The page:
On May 27, we celebrated Children's Day here in Nigeria. Though it's idealistic, if it were up to me, every day would be Children's Day. For one day out of the year, our children are brought to the forefront. Local newspapers featured disheartening topics reflecting the plight of the average Nigerian child. These ranged from child labor and abuse to education and general welfare. But all too quickly, the hoopla surrounding the future of our children ended. A day later, everything went back to the way it was until next year.
Still, at Hope4Girls, we celebrate our kids, and we wouldn't be left out of the festivities. A few weeks back, I was asked by the Nigerian Bottling Company to speak at its Defining Tomorrow Project, which is aimed at kids in public schools. I was more than happy to participate. In addition to being an advocate for girls, I'd like to consider myself a role model, transcending my sport and gender. I was part of an accomplished panel that included an actress, a medical student, and a banker. As we shared our stories of failure, success, hard work, and education, I couldn't help but notice the bleak depiction of life most of these kids have.
The kids asked questions that really signified the battle they face. Many raised issues about the lack of financial and emotional resources in their lives, the lack of family support, and even a lack of school support. These are strong functions of our society that are failing our kids, and it is definitely heart breaking. Their frustrations were clear, and it was our job as role models to motivate and inspire them. No success story is without its challenges and sacrifices. The fight must continue for a bright future in the midst of darkness.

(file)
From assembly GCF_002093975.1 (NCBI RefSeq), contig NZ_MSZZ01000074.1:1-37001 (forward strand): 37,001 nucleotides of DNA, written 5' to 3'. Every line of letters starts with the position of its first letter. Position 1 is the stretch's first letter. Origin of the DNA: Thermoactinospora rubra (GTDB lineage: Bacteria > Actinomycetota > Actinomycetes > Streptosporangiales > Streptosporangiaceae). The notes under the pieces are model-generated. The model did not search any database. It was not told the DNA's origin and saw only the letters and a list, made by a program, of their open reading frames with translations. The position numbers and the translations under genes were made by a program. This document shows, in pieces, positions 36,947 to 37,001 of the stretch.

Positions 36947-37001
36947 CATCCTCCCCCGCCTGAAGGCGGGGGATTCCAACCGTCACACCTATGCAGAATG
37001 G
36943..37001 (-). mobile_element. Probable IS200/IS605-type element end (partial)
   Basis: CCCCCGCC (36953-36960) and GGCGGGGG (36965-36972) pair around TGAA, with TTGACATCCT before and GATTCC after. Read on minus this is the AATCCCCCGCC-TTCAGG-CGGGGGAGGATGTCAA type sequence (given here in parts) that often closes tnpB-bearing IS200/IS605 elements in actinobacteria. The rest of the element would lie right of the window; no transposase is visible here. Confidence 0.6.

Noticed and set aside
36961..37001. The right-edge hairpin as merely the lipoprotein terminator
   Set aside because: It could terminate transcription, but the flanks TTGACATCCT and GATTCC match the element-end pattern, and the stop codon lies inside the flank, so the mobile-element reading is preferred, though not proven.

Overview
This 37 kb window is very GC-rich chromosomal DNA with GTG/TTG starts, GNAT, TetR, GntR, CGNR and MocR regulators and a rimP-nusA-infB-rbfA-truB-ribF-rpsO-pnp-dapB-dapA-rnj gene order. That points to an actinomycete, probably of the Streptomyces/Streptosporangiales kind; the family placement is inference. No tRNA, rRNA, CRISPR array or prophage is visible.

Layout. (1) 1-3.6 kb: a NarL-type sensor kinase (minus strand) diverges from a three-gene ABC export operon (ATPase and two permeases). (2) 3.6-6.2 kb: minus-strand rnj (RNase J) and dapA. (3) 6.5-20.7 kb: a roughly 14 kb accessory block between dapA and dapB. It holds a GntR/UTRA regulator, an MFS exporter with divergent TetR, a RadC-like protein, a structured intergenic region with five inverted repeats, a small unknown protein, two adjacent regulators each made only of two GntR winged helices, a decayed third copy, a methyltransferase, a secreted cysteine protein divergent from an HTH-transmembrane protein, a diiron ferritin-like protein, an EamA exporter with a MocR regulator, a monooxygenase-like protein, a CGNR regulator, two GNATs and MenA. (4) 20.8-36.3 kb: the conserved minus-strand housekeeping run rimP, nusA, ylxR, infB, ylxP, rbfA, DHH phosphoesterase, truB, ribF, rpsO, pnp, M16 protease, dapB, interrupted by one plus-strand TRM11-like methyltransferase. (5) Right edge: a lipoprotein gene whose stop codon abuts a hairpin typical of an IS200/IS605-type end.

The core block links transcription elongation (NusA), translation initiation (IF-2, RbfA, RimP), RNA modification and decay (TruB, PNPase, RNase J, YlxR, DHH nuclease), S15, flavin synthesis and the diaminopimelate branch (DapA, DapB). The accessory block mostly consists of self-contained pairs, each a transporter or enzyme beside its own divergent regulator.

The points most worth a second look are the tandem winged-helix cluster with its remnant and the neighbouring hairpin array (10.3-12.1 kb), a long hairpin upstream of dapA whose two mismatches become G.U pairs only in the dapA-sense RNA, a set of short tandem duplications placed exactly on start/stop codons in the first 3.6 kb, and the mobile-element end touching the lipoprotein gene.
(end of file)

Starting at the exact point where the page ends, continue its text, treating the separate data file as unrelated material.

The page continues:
After a great morning with more than 100 children, I hit the courts with our newest sister school, Garki Government Junior Secondary School. Getting anything done in Nigeria is not without its challenges and setbacks. Many times I just want to scream, and I do (though not in front of the kids). Our letter of approval from the government came barely three days before our event, after weeks of chasing it down. As a result, we were limited in how many girls we could invite, and how many schools could participate.
The tennis court we wanted to use at 1 p.m. was blocked off by soldiers, who told us we could not enter till 4 p.m. Not surprisingly, the girls would not be deterred. They stuck it out, and we had a great time. Their excitement and enthusiasm made it all worthwhile. And there's nothing like getting big thank you's and even bigger hugs. Thanks to Stella Ajike, who donated books to all the girls, and to coach Emmanuel Odah and the FCT Girls Club team that came to support the girls in their community. It's H4G for kids, 24-7-365!